B: Did you go anywhere else while you were in Europe?
F: My mom’s parents were born and raised in Ireland and so both of them still have family still there. So, we would travel to Ireland to see my mom’s family. We’ve been to England; Scotland; Spain; France; Italy; Austria–all of those places. Anywhere that was near Germany that was drivable we went to and then we obviously flew to Spain. But, through all of those places I’ve been it’s kind of helped me grow as a person because it’s taught me to be more diverse. Being from the military, you grew up diverse. Diversity was a big part of the military. Especially just going to other countries you just learn more and more as you get older. As you experience different cultures you’re just like, ‘Wow. This is great.’ And you just kind of try to take it all in because you don’t realize that you might not ever go back to Europe. It’s just one of those things where when I was there I didn’t necessarily take it for granted but, as I look back on it, I wish could spend more time there. I wish I could just go back and and take it in more and just kind of enjoy it more.
B: So you had mentioned you had done some soul searching last summer. What is some advice or what was your process that you could give to other students who are feeling the same way about changing majors?
F: Well, I also changed schools and I was in Chicago last year for my first year of college. I guess I just had to be honest with myself and realize that it’s ok not to have everything figured out when you start college. Because I feel like I went into college saying, ‘Yes, I’m going to get a business degree and spend four years working in the city of Chicago and everything is going to work out.’ Then, I finally realized when I wasn’t happy that’s when I had to take a step back and be honest with myself and say, ‘What’s the best thing for me to do and where do I see myself being happier in the next four years or the next five years or the next six year?’ As much as you try not to look ahead because you want to experience the moment, you kind of have to. You have to realize that when you want to make changes you have to be able to commit to the changes and change with it. Then accept all of the positive and negatives things with those changes. Like I left the place I thought I’d be staying at for the rest of my life and I came here to Texas. I’m not from Texas and it’s very new to me. But I had to do because I realized if I want to do the things I want to do in my life and feel like I can do them, I have to really commit to them. Honestly, just be honest with yourself and realize you’re not happy in a situation or you’re not wanting to do something. You need to change unless you might look back and be like, ‘Oh, I should’ve changed my major after my first year.’ Then you’re here three years later and you’re like it’s too late to change so.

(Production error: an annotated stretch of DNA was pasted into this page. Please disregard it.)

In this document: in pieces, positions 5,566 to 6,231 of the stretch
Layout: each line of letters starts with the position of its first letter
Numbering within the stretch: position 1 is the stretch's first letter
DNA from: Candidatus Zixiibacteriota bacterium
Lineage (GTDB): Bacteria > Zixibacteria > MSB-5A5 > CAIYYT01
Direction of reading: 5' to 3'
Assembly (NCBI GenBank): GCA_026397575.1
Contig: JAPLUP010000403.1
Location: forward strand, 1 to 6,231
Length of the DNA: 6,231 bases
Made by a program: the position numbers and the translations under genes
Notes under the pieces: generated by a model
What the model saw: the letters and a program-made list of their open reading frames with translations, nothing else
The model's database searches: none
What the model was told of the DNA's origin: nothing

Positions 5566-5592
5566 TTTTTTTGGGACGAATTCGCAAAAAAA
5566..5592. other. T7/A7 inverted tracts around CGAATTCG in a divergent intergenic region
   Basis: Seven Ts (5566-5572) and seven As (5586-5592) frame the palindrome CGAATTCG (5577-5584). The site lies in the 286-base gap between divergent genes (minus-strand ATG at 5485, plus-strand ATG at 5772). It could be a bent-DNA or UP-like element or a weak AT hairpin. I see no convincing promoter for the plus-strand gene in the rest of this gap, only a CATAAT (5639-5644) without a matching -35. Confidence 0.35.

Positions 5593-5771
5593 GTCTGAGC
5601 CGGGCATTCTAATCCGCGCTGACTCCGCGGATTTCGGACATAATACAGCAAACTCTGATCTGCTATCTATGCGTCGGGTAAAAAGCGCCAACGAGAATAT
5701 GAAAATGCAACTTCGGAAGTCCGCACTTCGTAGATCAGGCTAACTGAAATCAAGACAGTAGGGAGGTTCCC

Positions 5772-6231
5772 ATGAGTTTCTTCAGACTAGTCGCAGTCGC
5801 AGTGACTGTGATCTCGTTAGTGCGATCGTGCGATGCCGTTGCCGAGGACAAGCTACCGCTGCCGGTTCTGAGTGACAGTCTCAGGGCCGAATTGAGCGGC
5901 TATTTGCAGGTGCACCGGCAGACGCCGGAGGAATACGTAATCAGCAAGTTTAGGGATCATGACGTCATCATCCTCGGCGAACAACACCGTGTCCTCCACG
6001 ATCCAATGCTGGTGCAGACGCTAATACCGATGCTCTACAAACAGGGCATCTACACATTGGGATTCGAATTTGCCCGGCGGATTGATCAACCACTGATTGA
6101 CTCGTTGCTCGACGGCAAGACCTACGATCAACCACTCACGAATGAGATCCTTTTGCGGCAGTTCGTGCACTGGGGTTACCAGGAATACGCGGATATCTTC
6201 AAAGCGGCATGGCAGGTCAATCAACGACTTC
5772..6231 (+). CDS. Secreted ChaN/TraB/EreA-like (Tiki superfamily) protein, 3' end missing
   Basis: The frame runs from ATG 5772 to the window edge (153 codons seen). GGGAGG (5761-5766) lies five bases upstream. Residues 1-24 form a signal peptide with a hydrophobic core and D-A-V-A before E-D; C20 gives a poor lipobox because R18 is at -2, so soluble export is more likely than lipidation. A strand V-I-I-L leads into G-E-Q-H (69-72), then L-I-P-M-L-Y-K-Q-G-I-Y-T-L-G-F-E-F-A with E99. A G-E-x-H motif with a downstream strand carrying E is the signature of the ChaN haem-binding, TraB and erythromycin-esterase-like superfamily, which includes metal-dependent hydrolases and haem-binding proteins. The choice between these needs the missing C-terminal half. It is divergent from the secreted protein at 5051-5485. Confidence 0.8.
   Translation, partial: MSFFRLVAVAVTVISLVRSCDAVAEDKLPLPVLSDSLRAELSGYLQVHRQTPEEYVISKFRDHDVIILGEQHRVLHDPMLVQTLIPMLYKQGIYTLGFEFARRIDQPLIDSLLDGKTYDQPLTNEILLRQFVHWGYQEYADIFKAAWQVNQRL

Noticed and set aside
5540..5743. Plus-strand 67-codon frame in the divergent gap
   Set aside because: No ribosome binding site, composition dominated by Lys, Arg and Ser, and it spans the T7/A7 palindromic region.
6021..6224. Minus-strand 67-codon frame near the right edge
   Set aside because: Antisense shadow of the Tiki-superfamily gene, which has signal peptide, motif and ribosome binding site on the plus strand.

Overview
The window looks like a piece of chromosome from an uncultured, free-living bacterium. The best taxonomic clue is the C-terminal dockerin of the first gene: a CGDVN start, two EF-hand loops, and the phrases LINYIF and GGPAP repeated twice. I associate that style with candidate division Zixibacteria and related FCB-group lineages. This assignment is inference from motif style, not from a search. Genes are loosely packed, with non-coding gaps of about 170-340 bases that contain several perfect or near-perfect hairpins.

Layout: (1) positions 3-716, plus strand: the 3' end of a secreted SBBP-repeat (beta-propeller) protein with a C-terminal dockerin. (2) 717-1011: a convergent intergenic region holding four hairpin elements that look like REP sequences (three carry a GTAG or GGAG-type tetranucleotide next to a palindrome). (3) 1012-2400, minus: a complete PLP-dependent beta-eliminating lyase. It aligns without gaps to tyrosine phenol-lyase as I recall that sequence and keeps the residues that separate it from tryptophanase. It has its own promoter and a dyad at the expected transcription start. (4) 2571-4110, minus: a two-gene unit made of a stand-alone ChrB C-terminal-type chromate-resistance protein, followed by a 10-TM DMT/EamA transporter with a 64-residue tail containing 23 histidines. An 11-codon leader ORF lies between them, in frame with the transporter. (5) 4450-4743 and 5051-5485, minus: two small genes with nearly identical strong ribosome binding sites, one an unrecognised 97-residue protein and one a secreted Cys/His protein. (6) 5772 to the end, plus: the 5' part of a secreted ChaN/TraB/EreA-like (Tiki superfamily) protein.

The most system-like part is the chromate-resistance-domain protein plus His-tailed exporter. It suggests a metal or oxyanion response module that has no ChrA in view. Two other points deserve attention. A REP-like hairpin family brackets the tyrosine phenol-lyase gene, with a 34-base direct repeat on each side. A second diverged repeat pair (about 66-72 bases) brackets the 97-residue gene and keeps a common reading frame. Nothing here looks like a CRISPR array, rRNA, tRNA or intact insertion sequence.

B: Is there anybody that specifically helped you with the process or someone that you look up to?